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mower deck protection thoughts

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It's be a rough winter here in MD and the "dreadfully warm temperatures" gave me a chance to haul out the mower deck and start prepping for spring.  I've got a 42" RD deck and last year I cleaned it up as best I could and tried using the POR-15 treatment to try and protect the bottom of the deck.  Last fall when I put the deck away I noticed that there were a couple of bubbles and sure enough I found that the POR-15 was pulling away in those areas.  I suspect that "user error" may have had something to do with it but this year I decided to clean up the problem spots, re-sand the the whole bottom and repaint with Rustoleum Rusty Metal Primer. I let that dry for about 36 hours, scuffed it up with Scotch Brite and gave it a coat of Rustoleum Gloss Black. I waited another 36 and scuffed up again and gave it another coat of GB. Once that dried I resharpened the blades and put the deck away till end I'll let it age till the end of March. The thought was that perhaps I may not have waited long enough for the POR product to set up completely (I did wait 2 days) and maybe with more time to setup, the new paint job will do a better job of stopping the rust.

 

At the same I got to wondering if it might be better to pickup another deck, strip everything off of it and have it powder coated as from what I've seen of that process, the adhesion seems superior to traditional paints but I don't know enough about how well the powder coating would hold up over time.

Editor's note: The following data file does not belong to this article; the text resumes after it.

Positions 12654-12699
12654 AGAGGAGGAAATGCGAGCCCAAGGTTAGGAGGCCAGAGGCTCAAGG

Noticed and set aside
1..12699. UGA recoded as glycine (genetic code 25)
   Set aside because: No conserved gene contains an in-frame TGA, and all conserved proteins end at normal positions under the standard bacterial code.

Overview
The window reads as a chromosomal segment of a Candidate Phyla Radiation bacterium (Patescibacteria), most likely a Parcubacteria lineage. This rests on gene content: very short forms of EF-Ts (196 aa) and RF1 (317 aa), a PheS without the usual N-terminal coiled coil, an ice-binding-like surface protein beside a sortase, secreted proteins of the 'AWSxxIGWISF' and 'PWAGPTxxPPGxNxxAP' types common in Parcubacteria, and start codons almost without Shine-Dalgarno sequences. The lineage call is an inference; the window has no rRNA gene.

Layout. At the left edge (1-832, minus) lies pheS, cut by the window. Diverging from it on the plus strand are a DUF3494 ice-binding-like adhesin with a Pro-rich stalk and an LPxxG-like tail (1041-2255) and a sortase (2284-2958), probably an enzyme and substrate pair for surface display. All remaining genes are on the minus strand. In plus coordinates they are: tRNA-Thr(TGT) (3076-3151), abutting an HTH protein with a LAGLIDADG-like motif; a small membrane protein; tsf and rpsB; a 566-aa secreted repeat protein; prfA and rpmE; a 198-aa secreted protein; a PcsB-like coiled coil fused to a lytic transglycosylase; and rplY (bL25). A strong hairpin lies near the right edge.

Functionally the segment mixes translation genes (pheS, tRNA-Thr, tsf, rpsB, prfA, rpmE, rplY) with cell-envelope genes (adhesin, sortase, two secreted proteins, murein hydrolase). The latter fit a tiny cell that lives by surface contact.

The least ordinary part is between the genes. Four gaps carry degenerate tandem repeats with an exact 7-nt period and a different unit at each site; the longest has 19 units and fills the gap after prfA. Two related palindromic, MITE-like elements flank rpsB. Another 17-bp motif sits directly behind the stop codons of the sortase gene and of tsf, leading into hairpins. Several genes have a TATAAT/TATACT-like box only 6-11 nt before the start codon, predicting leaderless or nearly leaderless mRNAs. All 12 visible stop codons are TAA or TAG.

So if any of you have any experience with the powder coatings as they may apply to mower deck shells or snowblower components, I'm all ears as each of those items seems to benefit from extremely smooth surfaces that inhibit any kind of drag.

 

And I also promise not the take the snow thrower off the beast until April as I'd prefer not give the snow deities a reason for their own version of March Madness... ;-)

 

Thanks - Cod

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My Badboy zero turn has a powder coated deck and the finish is just about completely gone from the years of cleaning the underside of the deck. So I wouldn't recommend that :twocents-02cents:

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In my experience with POR-15 in a harsh environment like under the deck, it needs to be super well prepped. Getting completely to bare metal is imperative and sandblasting is best. Followed by degreasing and metal prep. That is how the POR binds to the metal to make a solid impervious connection. If it is done correctly, the only way to remove it is to grind it off (which will happen under the deck with time)

 

I have a quart of Wetlander to try under the deck ($$$). Its is a super durable hydrophobic coating designed for the bottom of air boats, so it is highly wear resistant. I havent been able to test it yet, but I plan on testing it on top of a primer coat of POR-15 to see how it stands up to that environment. A side benefit should be not needing to work very hard (if at all) to wash out the deck. 

 

Also, POR-15 is very durable to impact, but NOT very wear resistant. It looses its gloss very quickly with abrasion. 

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I suspect my experience with powder coat has not been with the best powder coat since it has not been the best experience. I'm not yet impressed with its adhesion. 

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I have a 1972 Bronco 14 and on it is a 48" side deck from the mid 80's.  It isn't rusted at all, and I mow with it every weekend thru the summers, as I have done since I put the deck on....in the late 80s or so.  The trick....